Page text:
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by jaya
Rated: E · Prose · Contest Entry · #2266110
Yam, cassava, palm oil, drums, dancing and flutes
Feast

Prompt 7- from Round one February 2015


Aryan, the young reporter from the Deccan Chronicle was given the coveted responsibility to cover the most talked about festive event held annually by the Ibos of Eastern Nigeria, the New Yam festival.


With the help of a local guide and translator Obi, he reached his destination, an Ibo village in the forest, a day prior to the occasion. The nine villages of Saguaro collectively celebrated the New Yam feast. As advised, Aryan met with the village elders to get permission to attend and shoot the festival and later a grand feast. After much debate and discussion and a lot of convincing on Aryan’s part, they agreed for his presence during the big event.


Yam is the king of crops among the native crops. It is the staple food of the people. A whole household works in the fields for months to finally harvest it. Men and women work in the Yam fields from day break to sunset. Sometimes, due to drought and other unexpected natural disasters, the crops fail and it is not rare that desperate farmers hang themselves unable to support their families.

This year, however, things are better, said Obi. Aryan could see several villagers gathering in the “Ilo” or the village open ground with the festival goods they carried to celebrate the yam harvest. A man who has the maximum crop of Yam is considered richer and more powerful than others in his clan. There seems to be quite a number of them this year.


Harvesting a good crop provides the clansmen with a vital reason to pay respects to “Ani" or "Ala,” the Earth Goddess. The clan believed that no harvest is successful without her blessings.


There is another interesting side to the festival, observed Aryan.


He noted that the festival brings men and gods together. Yes indeed. It is truly flabbergasting to witness the assembly of hundreds of gods in the form of statues made of wood, about to depart after having served their purpose.


Aryan was amazed to find people on his right and a god on the left.


“It is the rarest kind of adaptability I ever experienced,” he jotted in his journal talking about the replacement of an old god ready for emulsion in the Niger River.


The Ibo chief God is Chukwu, who mostly broods over creation. His position is steady and continuous at the zenith of the Ibo pantheon. During the festival of yams Chukwu is given his due honor too.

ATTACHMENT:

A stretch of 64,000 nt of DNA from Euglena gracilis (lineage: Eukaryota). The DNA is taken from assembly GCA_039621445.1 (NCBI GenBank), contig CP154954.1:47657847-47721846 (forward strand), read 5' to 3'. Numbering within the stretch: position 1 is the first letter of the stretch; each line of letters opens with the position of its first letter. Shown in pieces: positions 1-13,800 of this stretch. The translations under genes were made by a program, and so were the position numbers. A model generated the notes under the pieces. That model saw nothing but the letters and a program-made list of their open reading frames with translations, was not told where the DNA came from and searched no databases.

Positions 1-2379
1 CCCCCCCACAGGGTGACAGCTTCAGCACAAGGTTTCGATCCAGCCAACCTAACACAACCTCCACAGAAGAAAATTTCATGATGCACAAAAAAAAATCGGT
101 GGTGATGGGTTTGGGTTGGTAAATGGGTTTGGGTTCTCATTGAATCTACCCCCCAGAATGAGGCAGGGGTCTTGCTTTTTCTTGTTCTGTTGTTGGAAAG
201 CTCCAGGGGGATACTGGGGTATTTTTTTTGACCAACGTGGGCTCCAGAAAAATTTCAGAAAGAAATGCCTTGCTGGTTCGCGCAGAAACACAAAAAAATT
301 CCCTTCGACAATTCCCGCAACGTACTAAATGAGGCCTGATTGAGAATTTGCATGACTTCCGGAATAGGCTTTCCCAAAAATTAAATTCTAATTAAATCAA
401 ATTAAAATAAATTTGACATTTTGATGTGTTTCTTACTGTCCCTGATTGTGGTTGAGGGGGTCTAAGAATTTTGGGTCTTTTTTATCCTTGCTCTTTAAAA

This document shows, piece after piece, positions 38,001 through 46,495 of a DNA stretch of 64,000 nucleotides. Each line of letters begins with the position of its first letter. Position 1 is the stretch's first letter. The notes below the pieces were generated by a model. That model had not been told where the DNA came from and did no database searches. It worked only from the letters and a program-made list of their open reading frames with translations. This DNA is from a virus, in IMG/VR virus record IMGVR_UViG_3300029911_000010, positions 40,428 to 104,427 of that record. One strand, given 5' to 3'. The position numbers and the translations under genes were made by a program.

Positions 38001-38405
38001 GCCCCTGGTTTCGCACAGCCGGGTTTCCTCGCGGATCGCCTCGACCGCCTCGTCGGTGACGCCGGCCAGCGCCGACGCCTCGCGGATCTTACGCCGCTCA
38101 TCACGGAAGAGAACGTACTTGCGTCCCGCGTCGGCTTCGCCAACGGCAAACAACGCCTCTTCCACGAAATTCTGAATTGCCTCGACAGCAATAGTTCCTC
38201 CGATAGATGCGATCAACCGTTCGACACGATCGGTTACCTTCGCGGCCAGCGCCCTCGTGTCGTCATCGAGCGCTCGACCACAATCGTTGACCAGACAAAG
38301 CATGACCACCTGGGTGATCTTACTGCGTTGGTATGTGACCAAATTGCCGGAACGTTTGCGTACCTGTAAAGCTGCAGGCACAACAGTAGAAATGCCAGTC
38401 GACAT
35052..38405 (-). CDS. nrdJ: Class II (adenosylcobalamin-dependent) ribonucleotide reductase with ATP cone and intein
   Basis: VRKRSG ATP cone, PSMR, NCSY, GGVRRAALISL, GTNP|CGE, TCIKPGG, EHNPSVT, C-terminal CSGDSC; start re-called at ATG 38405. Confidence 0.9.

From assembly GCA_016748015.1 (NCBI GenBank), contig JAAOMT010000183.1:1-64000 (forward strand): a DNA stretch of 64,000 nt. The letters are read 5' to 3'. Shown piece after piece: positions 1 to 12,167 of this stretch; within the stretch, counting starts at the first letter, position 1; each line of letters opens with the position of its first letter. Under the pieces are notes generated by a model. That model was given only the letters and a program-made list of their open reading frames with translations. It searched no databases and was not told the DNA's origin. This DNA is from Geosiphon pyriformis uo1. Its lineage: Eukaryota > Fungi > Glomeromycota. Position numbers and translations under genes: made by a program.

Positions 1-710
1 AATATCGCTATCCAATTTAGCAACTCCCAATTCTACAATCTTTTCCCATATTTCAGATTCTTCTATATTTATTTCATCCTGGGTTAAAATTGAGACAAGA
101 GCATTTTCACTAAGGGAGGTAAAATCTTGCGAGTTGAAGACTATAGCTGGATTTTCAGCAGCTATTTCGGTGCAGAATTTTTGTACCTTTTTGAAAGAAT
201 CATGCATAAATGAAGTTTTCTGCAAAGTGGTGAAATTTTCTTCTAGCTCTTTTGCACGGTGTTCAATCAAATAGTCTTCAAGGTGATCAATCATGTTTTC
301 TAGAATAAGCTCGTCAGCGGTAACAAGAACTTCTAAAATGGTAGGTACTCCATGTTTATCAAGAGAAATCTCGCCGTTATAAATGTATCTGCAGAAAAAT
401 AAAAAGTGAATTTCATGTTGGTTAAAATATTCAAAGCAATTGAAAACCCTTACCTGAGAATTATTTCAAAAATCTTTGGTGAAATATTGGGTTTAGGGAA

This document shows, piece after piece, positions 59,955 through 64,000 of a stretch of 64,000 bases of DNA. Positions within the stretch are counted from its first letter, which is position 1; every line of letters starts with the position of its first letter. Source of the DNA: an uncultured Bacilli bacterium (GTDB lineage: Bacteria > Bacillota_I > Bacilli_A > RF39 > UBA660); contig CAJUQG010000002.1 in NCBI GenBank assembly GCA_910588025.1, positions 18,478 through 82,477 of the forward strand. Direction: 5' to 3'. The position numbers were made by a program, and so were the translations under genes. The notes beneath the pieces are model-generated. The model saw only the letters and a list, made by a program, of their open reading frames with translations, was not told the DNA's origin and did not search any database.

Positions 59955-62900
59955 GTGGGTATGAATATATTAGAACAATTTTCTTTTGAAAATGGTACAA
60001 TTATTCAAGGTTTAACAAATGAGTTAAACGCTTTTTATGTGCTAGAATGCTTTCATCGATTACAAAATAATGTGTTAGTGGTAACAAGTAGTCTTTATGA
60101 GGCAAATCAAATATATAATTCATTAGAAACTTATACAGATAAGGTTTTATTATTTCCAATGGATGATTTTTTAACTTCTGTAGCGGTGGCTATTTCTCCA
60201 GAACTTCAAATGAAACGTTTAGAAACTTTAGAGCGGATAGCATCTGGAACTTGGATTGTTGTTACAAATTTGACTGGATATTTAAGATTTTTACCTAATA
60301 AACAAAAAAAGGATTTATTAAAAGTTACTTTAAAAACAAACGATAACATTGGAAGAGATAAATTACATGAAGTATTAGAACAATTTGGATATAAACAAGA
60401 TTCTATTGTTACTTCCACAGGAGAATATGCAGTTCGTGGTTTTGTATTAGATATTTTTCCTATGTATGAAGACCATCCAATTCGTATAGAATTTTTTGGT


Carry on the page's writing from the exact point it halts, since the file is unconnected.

Every family brings cooked food to the village field, where different preparations with Yam, soups with pumpkin leaves and a variety of cassava preparations are brought. A mound of foofoo made with cassava roots and palm oil is placed in the center of the large ground. A number of metal containers with of fresh palm wine are lined up for the drinking pleasure of the assembled people.


Aryan could spot large amounts of cooked poultry and meat on neatly spread palm leaves. Families and friends and guests from the other villages too assembled there.


Then started the music. The drums echoed in the forest and far beyond. The rhythmic beating produced heart throbbing sound. Gome, gome, gome went the beat. The biggest of the drums is the ekolo made from the trunk of the tall iroko tree sat on the top of a raised platform. A man has to climb up the small ladder to reach for the drum. He should be a man of extraordinary strength and agility to go up and beat the giant drum with a fetching rhythm. On a lower platform sat the drummers with smaller drums like ugene, ikwe and udu. A flute started weaving a melodic tune that enlivened the whole atmosphere with joy and briskness.


There are songs celebrating the masked gods and the youth, who represented power and aggressiveness danced in accordance with the emotion in the song. Yet, they feared the masked spirit excellently exhibiting the melodramatic expressions and movements in a group dance.


The high priest Obika conducted the ceremony with what sounded like esoteric chanting to Aryan’s untrained ears. There were offerings of a variety of foods to the gods arranged in order of importance and prosperity. There are gods are assigned to elements, wealth and riches too.


The feast began at midday. People are free to pick and enjoy dishes of their liking and preference. This large community feast completely floored Aryan. Obi brought him a variety of foods on a clean palm leaf. He named and explained each item for Aryan’s benefit. He advised him to take a cassava ball, dip it in the soup and eat. Aryan followed the advice l and did not regret it. The ball of cassava melted in his mouth. Foofoo is served with palm oil.


The mounds of food are so tall that people on one side could not see those on the other side. It is only by late evening that the food levels came down and people are able to greet friends or relatives, they couldn’t meet during the day.


Before leaving at dusk, Aryan met the chief of a village to thank him for their hospitality. The chief heard Obi’s translation. A big grin graced his face and he hugged Aryan. He presented an ivory bracelet to him as a parting gift.


Aryan left the village tucked away in the dense forest on lower Niger, with his heart full of exuberance and his mind energized by the good-fellowship he had just witnessed.


Word Count: 852
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